If you want to be happy, focus on health, relationships, simple pleasures and achieving a sense of control of your well-being, according to a survey of more than 4,000 adults age 35+ released today by the AARP. The study looks at how happiness changes over time and how age impacts the factors that are most important to well-being.
The survey confirmed two decades of research suggesting that happiness is U-shaped over the life cycle: It peaks in one's 20s and begins to decline, bottoming out in the mid-to-late 40s and rising again in old age. A study by David Blanchflower and Andrew Oswald, leading researchers in the field of subjective well-being, found that after controlling for factors such as income, education and marital status, "happiness bottoms at age 49 for American males and 45 for American females, and ages 44 and 43 respectively for male and female Europeans." (The AARP study found people hit bottom between age 51 and 55.)
This finding is likely to elicit a chorus of "well, duh!" from people in their 40s and 50s with stressful jobs, mortgages to pay and a couple of kids to get through college. But Oswald and Branchflower also suggest that happiness may bottom in midlife because people come to terms with failed dreams; in his 40s or early 50s, the unsuccessful Hollywood actor finally acknowledges that his day job is his real job:
"...individuals learn to adapt to their strengths and weaknesses, and in mid-life quell the infeasible aspirations of their youth," write Oswald and Branchflower.
Meanwhile, among older people "a kind of comparison process is at work: I have seen school-friends die and come eventually to value my blessings during my remaining years," Oswald and Branchflower write. They also have more time to spend on two factors that are key to happiness: friendships and simple pleasures.
So who is happy? The AARP study found women tend to be slightly happier than men; people who are married or in a relationship are happier than singles and never-marrieds; and people who are retired or currently employed are significantly happier than people not employed for pay. Education also helps: Just 23 percent of people with a post-graduate degree rated themselves "not too happy" compared to 37 percent of those with only a high school degree.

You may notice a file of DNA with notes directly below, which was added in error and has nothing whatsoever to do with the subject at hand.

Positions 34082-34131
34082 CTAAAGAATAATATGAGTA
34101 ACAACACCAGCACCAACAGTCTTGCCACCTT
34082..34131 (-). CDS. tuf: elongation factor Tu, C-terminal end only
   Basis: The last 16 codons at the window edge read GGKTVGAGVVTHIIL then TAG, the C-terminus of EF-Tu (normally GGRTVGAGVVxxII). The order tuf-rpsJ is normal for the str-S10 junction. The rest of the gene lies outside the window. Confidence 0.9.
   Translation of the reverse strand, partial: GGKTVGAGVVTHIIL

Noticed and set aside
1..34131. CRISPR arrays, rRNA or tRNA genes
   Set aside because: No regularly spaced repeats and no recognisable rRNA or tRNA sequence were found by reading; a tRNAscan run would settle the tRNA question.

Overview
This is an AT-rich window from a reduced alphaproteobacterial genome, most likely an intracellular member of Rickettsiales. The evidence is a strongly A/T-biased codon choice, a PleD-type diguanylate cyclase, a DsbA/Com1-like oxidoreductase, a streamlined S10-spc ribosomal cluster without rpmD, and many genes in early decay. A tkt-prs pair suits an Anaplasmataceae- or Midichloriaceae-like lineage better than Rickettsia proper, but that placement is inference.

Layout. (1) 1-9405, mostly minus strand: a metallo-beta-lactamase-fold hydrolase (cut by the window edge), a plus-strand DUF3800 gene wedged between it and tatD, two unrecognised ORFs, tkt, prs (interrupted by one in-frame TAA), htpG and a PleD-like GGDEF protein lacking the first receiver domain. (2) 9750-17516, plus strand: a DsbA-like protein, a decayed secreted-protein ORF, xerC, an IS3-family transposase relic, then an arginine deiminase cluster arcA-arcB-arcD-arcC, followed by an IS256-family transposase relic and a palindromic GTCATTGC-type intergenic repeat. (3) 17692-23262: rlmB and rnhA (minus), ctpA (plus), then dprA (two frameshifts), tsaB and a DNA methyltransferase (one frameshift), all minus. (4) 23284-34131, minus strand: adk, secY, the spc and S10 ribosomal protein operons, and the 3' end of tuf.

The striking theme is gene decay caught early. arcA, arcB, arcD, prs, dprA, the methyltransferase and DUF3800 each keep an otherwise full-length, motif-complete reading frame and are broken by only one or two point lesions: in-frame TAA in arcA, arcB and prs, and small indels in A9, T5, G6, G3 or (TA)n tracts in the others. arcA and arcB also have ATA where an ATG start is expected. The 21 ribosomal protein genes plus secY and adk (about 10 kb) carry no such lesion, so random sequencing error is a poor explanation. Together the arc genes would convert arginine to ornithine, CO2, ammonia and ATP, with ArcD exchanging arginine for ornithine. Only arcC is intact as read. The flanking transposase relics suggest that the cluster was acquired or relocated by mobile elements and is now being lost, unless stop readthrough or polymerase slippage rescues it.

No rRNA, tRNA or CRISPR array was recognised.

Check out the slideshow below for eight factors that contribute most to happiness, according to the AARP study.
Health was "extremely important" to happiness for 73 percent of respondents. People in "good or excellent" health are three times more likely to report being "very" happy. Interestingly, what may matter most is how healthy you <em>think</em> you are: The AARP found that the percentage of people reporting good health is relatively stable over the 35-80 age range, varying only seven percentage points. That's despite the fact that objectively, older people are in fact not as healthy: The number of people who report they are suffering two or more medical conditions increased 400 percent over the 35-80 age range. (People may be comparing their health to their peers who are in worse shape.)
Some 68 percent of respondents called relationships "extremely important" to happiness. Some 72 percent of people who were married or in a relationship called themselves "very happy" or "pretty happy" -- compared to 60 percent of singles. AARP asked respondents to rank the importance of certain activities to happiness, and many of those scoring at the top were relationship-related: 72 percent said "kissing or hugging someone you love"; 72 percent said "watching your children, grandchildren or close relative succeed in what they want to do"; 69 percent said "spending time with your family and friends such as a meal or social gathering'; and 64 percent said "experiencing a special moment with a child." However, relationships did have to be real: "connecting with friends or family on a social media site like Facebook" came in 37th out of 38 activities in contributing to happiness.